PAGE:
With the belated demise of Strikeforce all but complete, as rumors of a final show in January do the rounds, before tenuous ties with Showtime Sports are cut forever: Where does this leave the landscape of MMA in North America, in dire need of a viable competitor to the UFC?
Strikeforce in reality died the day that Zuffa took ownership of the promotion, as the cream of the crop was shifted over to the UFC ranks, seeing title-holders like of Nick Diaz, Alastair Overeem and Dan Henderson cherry picked, in-so depleting much of the star power of the organisation and souring relations with Showtime.
At the end of the day, Zuffa was never interested in running two separate brands and has always been committed to building the UFC Empire, crushing all and sundry in the process.
The end of Strikeforce is a blessing in disguise as Showtime can finally look for other alternatives. Showtime has invested a lot of collateral into building MMA into the psyche of their viewership on Cable TV, and would be surprising for them to pull out this far down the line.
After a successful debut show by the World Series of Fighting (WSOF) on NBC Sports last weekend, Showtime may have found a possible suitor to replace Strikeforce. The WSOF had to pay to get television time on NBC, so would likely jump at the opportunity of Showtime offering them a tidy sum to put on regular events.
The WSOF was able to put on crisp debut broadcast, with a credible line-up of fighters. The cream on top of the cake is undoubtedly the commentary of legend Bas Rutten; heaven only knows why the UFC haven’t picked him up for the Fox broadcasts.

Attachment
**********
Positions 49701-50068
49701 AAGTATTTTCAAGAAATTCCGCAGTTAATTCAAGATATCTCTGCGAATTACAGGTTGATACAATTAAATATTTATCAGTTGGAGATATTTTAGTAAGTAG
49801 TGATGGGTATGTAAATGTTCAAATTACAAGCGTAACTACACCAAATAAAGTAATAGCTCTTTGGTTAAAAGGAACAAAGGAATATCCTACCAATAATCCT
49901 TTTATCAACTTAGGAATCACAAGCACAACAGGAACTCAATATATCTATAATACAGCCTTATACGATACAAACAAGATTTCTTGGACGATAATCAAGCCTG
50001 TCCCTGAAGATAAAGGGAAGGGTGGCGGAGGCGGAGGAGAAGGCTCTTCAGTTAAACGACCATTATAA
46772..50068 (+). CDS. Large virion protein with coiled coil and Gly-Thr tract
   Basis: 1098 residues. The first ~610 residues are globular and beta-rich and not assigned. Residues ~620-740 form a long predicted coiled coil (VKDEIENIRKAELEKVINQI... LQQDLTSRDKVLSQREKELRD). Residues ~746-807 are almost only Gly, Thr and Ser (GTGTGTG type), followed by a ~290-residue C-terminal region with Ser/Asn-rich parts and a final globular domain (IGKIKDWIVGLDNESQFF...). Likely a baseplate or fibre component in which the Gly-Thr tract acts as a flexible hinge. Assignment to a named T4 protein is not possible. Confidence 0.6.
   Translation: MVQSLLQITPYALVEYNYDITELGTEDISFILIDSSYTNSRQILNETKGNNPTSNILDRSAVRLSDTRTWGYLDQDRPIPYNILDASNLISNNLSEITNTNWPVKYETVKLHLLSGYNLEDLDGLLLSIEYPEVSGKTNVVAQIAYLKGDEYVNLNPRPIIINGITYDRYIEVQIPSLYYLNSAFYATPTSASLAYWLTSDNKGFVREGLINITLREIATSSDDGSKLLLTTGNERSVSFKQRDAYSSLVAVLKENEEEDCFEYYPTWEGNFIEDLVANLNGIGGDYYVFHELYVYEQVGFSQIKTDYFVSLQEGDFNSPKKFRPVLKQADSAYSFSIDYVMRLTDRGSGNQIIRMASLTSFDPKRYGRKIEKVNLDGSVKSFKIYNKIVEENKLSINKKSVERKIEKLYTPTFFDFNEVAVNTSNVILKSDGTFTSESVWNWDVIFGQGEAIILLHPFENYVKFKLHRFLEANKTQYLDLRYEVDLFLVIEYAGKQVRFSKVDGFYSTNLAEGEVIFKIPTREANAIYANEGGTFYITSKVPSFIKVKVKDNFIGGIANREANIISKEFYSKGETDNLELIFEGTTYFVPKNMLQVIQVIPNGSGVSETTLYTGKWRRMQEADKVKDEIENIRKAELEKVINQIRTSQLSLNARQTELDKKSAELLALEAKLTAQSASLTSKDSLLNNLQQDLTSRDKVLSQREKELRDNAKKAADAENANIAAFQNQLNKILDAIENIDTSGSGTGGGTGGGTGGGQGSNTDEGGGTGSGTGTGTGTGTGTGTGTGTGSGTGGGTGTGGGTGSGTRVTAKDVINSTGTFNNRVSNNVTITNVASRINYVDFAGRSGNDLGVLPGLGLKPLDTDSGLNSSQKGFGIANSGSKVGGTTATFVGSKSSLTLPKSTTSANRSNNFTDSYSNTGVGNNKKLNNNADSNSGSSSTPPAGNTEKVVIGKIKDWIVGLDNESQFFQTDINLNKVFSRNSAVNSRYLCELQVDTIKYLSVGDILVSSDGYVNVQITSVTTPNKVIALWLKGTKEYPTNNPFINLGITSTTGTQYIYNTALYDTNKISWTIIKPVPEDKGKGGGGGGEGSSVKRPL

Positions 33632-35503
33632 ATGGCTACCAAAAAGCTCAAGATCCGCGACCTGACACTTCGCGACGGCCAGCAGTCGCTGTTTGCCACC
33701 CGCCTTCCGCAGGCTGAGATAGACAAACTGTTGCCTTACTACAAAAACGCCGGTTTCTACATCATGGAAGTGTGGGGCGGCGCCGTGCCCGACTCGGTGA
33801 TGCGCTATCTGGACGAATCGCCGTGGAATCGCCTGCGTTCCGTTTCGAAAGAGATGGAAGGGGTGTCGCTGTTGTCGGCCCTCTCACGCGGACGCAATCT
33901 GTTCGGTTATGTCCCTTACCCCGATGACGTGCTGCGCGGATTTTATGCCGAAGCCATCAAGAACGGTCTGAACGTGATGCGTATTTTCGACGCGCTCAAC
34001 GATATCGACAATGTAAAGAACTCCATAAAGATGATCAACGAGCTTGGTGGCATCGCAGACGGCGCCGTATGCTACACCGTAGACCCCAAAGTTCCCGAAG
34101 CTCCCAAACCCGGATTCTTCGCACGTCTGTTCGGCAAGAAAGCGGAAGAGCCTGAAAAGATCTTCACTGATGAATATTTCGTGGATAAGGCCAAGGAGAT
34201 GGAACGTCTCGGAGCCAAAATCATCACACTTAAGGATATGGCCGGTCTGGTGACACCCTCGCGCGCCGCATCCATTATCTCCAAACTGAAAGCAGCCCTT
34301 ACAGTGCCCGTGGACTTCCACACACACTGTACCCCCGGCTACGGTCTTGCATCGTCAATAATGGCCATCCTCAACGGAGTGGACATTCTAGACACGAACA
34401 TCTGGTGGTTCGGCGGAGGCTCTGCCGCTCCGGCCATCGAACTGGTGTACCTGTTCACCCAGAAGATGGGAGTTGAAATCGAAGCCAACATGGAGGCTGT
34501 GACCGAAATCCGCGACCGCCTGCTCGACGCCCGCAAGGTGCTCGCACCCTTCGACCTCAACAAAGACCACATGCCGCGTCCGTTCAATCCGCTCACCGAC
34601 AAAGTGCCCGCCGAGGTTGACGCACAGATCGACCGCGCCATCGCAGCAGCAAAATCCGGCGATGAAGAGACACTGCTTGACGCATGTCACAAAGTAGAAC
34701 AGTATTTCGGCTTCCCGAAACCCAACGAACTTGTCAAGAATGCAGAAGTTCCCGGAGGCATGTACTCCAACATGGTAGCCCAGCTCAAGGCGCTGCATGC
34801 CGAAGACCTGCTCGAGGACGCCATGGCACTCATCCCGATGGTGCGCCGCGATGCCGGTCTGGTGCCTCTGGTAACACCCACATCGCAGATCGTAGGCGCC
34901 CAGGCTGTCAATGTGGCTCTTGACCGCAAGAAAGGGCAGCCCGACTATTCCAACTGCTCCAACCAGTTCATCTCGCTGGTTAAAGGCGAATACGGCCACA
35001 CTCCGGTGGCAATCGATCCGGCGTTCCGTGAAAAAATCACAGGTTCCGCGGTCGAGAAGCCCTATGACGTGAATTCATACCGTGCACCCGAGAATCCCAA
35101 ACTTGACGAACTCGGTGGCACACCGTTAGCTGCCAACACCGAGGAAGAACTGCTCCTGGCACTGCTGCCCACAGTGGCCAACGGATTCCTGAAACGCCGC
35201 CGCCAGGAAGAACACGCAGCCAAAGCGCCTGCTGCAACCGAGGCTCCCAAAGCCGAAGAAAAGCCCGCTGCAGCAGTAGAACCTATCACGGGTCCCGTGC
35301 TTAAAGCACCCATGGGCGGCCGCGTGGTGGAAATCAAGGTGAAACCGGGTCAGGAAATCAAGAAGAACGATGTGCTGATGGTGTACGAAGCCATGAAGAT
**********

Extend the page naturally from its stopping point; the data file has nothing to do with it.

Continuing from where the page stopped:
Sadly, unless NBC or Showtime can offer them a better deal - the WSOF won’t last long having to pay for TV time – they’ll likely follow the same route Affliction, unable to balance the books, crashing into bankruptcy.
Other viable competitors to the UFC are thin on the ground, and the likes of Bellator have never really captured the imagination of the American public, partly due to the relatively unknown roster of fighters and volume of programming they put out. With a show almost every weekend, Bellator are falling into the trap that many other sports have done, by over saturating the market. Decent storylines in sport - and most notably in MMA - take time to unfold.
After Bellator, nothing else springs to mind as viable competitor to Zuffa in North America, so one has to look overseas to ONE FC in Singapore, which is cornering the Asian market, but don’t anticipate making inroads State side.
The biggest loser by having a UFC monopoly is the fighters, who can’t leverage their position in contract talks, leaving the bosses of the Zuffa with ultimate negotiating power.